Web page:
Do you have a big ego? Have you ever tried to interpret your dreams to understand what, if any, significance they may have? Are there traumatic events from your childhood that you've repressed as you've grown up and moved on?
If any of those words, concepts, or ideas sounds vaguely familiar, then you already know a bit about the work of one of the most influential academic minds of the 20th century: Sigmund Freud.
Freud was born in 1856 in Freiberg, Moravia, which was part of the Austrian Empire (now known as Příbor in the Czech Republic). At the age of four, he moved with his family to Vienna, where he would live and work for most of the rest of his life.
After receiving his medical degree in 1881, Freud concentrated on neurobiology, studying the biology of the brain and the central nervous system. He eventually set up his own private practice to treat psychological disorders.
Freud is most famous for being the founding father of psychoanalysis, his theory explaining human behavior and his method for treating mental illness. The basis of psychoanalysis was Freud's belief that events that occur early in childhood shape and influence our behaviors and personalities later in life.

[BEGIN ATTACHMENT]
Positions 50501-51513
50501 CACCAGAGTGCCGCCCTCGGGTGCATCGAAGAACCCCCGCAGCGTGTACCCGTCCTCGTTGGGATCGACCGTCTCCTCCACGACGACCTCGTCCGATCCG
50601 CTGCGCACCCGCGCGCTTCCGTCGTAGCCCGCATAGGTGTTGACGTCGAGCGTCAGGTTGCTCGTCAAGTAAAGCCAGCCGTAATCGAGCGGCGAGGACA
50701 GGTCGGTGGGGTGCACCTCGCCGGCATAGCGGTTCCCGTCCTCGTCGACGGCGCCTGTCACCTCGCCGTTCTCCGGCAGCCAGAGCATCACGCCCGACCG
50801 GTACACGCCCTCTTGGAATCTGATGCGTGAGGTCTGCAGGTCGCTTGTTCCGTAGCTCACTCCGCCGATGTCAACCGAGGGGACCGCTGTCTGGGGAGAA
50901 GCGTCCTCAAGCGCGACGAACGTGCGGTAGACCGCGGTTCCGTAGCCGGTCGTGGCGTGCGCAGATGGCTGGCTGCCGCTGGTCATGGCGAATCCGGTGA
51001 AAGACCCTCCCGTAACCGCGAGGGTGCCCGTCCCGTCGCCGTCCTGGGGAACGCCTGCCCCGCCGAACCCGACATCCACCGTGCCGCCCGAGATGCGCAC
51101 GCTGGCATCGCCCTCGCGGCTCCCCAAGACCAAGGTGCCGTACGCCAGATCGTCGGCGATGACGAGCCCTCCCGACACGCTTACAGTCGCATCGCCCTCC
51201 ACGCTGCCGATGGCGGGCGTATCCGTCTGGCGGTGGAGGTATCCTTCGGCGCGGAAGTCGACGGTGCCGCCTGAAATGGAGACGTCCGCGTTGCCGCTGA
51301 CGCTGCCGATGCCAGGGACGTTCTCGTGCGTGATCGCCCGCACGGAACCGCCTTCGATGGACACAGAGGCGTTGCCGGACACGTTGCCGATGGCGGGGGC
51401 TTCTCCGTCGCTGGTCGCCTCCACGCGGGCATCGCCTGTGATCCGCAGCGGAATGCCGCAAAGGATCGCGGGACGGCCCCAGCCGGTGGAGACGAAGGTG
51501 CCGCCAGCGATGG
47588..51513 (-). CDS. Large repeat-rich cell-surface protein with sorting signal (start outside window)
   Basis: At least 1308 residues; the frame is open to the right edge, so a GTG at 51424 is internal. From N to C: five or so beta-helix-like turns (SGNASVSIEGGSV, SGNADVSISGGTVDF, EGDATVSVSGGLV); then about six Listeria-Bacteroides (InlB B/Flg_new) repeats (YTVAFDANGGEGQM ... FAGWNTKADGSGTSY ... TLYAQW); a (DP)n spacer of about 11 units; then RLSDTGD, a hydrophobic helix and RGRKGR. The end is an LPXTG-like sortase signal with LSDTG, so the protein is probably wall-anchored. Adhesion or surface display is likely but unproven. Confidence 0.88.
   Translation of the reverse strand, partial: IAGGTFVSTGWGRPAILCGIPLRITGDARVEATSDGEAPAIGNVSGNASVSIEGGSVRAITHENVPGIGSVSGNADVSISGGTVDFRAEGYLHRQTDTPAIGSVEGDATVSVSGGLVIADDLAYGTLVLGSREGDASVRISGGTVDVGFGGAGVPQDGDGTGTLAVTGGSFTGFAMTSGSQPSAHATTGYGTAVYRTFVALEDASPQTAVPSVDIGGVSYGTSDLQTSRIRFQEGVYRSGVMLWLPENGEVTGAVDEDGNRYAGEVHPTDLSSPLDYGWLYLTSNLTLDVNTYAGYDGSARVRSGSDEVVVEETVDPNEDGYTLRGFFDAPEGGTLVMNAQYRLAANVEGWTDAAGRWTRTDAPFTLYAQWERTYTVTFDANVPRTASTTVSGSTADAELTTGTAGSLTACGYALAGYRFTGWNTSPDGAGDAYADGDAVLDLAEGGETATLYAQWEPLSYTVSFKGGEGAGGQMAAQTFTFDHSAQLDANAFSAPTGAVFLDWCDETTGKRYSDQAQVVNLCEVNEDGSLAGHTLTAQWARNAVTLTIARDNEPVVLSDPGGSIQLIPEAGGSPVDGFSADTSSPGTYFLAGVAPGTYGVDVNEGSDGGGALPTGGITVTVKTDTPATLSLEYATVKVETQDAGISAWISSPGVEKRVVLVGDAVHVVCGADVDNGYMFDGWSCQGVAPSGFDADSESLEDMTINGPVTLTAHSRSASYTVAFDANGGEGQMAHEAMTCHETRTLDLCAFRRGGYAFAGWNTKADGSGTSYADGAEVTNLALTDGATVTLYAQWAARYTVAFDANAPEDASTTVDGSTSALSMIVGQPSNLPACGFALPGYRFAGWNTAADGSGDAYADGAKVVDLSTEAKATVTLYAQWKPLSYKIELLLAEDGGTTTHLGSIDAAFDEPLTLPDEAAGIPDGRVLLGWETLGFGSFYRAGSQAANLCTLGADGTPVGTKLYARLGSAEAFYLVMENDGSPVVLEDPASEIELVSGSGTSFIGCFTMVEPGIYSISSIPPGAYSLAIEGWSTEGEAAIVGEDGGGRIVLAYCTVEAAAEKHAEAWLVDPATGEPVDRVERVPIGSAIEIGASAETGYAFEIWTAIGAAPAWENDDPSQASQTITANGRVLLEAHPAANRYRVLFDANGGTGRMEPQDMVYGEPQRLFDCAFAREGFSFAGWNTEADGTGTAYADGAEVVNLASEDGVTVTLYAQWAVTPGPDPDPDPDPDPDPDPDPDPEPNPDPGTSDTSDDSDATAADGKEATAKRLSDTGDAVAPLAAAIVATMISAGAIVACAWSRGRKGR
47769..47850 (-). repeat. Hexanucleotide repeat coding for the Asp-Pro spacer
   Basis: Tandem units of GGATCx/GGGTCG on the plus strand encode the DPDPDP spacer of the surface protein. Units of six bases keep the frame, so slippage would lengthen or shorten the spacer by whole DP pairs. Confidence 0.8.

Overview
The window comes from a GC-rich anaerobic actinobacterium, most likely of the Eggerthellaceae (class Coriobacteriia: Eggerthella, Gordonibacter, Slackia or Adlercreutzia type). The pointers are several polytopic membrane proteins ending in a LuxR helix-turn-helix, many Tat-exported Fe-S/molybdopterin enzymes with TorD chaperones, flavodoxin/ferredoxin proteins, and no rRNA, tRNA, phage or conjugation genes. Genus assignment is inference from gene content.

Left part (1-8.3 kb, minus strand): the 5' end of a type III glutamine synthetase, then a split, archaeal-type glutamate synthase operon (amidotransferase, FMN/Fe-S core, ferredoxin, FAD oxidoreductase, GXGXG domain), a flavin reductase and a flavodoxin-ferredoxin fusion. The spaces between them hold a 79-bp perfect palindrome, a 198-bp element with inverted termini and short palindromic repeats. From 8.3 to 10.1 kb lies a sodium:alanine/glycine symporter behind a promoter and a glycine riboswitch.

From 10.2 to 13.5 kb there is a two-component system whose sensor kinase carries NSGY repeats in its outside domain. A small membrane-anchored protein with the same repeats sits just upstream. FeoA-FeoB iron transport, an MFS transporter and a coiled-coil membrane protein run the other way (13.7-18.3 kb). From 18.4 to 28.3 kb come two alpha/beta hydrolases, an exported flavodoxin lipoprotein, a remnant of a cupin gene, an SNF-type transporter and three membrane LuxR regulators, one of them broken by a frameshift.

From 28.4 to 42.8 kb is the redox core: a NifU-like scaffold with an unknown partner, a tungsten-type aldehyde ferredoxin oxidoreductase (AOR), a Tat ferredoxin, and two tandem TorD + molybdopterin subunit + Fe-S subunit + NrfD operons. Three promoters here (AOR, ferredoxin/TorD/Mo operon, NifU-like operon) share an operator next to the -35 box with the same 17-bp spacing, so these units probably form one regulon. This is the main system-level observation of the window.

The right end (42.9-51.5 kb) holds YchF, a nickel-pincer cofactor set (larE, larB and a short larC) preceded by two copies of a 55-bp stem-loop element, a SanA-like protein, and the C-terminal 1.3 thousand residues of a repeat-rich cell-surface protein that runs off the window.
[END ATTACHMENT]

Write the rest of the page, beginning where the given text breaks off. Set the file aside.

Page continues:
For example, a traumatic event early in life could result in a person repressing those memories over time, leading to anxiety and other psychological problems later in life. Freud believed those memories stayed in a person's unconscious mind. He thought uncovering them and confronting them was the best way to deal with the psychological problems they caused.
One method Freud used to uncover subconscious influences was dream analysis. Freud believed dreams were the mind's way of coping with repressed memories. By analyzing and interpreting a person's dreams, Freud thought it was possible to identify subconscious issues and thereby improve present behaviors.
Freud also developed a comprehensive theory of human personality. He believed it was made up of three essential components: the id, ego, and superego. The id is the primal, needs-based force that drives all mental processes with a focus on satisfying basic desires, such as hunger.
The superego is the moral conscience that develops based upon the moral standards a person learns as a young child. The id and superego are like two opposite and competing forces. In between the two is the ego, which is the part of us that constantly struggles to balance our wants and needs against our notions of right and wrong.
Although Freud's ideas remain hotly debated among psychologists, there's no doubt that his views and theories influenced the science of psychology more than any other scholar of the 20th century. In 1938, Freud fled Austria to escape the Nazis. He died in London the following year.